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Applying to Grad School? Follow Tips on Preparation

By Roxana Hadadi

Advisor meeting with student

For students deciding on whether to attend graduate school, November and early December can be a stressful time. With application deadlines looming, being knowledgeable about program requirements and determining if continuing your education is the right choice are integral first steps in the process, according to Career Center advisors and university professors.

Whether you’re an undergraduate student applying directly to a master’s or PhD program or an alumnus planning to return to higher education, the Career Center offers a variety of resources to help with applications. From prep books in cover letter writing and GRE preparation to advising appointments and panels, using the Career Center can be a highly beneficial way to learn about your options.

“Sometimes students are not sure if they want to go straight to grad school or if they want to get a full-time job, and we’ll take a look at that,” said Director of Career Development Sue Gordon, who advises students in science fields and on the pre-med track. “Say they decide ‘Yes, I want to go to graduate school and I’m certain of it,’ we can help them with resources to help them find grad schools.”

Career Center advisors work to help students become more confident about their applications and their decision to attend graduate school, law school, or medical school.

“The biggest suggestion I can make is for students to be very strategic and very intentional in their research, who they’re talking to, the types of schools they’re targeting, and using their career advisor,” said SPA Career Advisor Jennifer Carignan.

AU offers a range of opportunities for graduate studies, with well-regarded academic programs. Students are encouraged to build relationships with faculty and research graduate programs online and with the Career Center.  

One of the most common questions students have for Career Center advisors is whether to gain work experience before applying to graduate schools. The answer to that varies by discipline.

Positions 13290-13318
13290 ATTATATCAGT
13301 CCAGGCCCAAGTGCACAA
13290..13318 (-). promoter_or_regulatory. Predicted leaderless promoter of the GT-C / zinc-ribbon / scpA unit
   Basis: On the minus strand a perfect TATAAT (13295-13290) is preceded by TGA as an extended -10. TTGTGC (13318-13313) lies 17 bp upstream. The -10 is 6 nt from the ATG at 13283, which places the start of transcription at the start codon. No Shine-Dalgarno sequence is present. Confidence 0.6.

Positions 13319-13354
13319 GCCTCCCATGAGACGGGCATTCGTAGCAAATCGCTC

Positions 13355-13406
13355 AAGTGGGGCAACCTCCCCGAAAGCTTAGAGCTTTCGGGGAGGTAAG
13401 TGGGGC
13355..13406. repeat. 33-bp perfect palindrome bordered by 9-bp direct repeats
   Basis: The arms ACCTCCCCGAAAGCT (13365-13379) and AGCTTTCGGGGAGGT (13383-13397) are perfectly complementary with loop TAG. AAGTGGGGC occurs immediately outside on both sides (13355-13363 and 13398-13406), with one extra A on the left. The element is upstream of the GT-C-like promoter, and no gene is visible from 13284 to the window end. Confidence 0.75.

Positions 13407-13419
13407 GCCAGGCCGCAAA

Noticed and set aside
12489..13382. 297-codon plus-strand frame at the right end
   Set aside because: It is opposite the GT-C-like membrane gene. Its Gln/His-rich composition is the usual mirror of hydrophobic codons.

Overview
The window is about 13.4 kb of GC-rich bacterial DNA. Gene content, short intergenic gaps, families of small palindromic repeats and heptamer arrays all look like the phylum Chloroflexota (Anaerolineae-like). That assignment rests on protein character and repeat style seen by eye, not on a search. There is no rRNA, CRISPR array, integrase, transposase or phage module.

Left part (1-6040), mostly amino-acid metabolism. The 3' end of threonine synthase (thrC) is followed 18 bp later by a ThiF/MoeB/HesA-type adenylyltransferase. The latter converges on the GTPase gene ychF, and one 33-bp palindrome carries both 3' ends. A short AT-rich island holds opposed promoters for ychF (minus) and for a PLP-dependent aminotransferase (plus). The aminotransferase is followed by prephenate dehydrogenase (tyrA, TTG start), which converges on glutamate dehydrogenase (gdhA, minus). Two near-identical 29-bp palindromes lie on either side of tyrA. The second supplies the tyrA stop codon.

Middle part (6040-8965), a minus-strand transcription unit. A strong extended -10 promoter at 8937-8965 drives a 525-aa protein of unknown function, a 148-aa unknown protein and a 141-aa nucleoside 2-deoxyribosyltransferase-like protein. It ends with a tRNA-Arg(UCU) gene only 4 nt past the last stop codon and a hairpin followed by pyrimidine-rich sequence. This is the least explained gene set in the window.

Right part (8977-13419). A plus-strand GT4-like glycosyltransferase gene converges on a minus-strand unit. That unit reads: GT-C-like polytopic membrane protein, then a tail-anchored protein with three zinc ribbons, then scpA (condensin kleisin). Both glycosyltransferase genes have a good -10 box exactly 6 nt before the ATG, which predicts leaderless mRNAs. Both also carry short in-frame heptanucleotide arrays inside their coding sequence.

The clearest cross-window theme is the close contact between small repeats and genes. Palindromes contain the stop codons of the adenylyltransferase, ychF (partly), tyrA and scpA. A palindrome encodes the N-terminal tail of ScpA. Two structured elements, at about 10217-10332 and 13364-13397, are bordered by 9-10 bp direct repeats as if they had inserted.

Lily Emamian, SIS/BA ’13, who is contemplating a master’s or PhD in international studies, attended the Career Center’s panel discussion “Considering Graduate School: Tips for Deciding and Applying” and came away with a better sense of the entry-level jobs she should be looking for after graduation.

“It’s just realistic to get more experience so that you know how to make yourself a better candidate,” Emamian said.

The panel inspired her to schedule another appointment with her career advisor to discuss her options upon returning home to North Carolina next summer.

Similarly minded is Nathan Eckman, SIS/BA ’14, who is considering graduate school at Peking University to better his Chinese language skills and gain expertise in Chinese politics. Eckman credited the panel discussion with teaching him how to tailor his applications to specific schools and programs.

“It was really useful to hear that so much stuff is field-specific…you should make sure that [your materials] apply to the field you’re going into,” Eckman said. “I might have overlooked that otherwise.”

Retired Professor John Richardson, who led SIS’s doctoral program for nearly a decade and spoke on the panel, echoed Eckman’s realization. “Students must have a clear understanding of what they plan to study in graduate school and need to explain their interest in each program in each application,” he said.

“Many people, most people, entering a PhD program don’t have a clear understanding of what PhD education is,” Richardson said. “It’s not only an academic experience; it’s a culture. It’s a rite of passage into an academic community.”

Whether you apply immediately after graduation or plan to wait longer, arming yourself with research and self-empowerment, advisors contend, are the keys to success.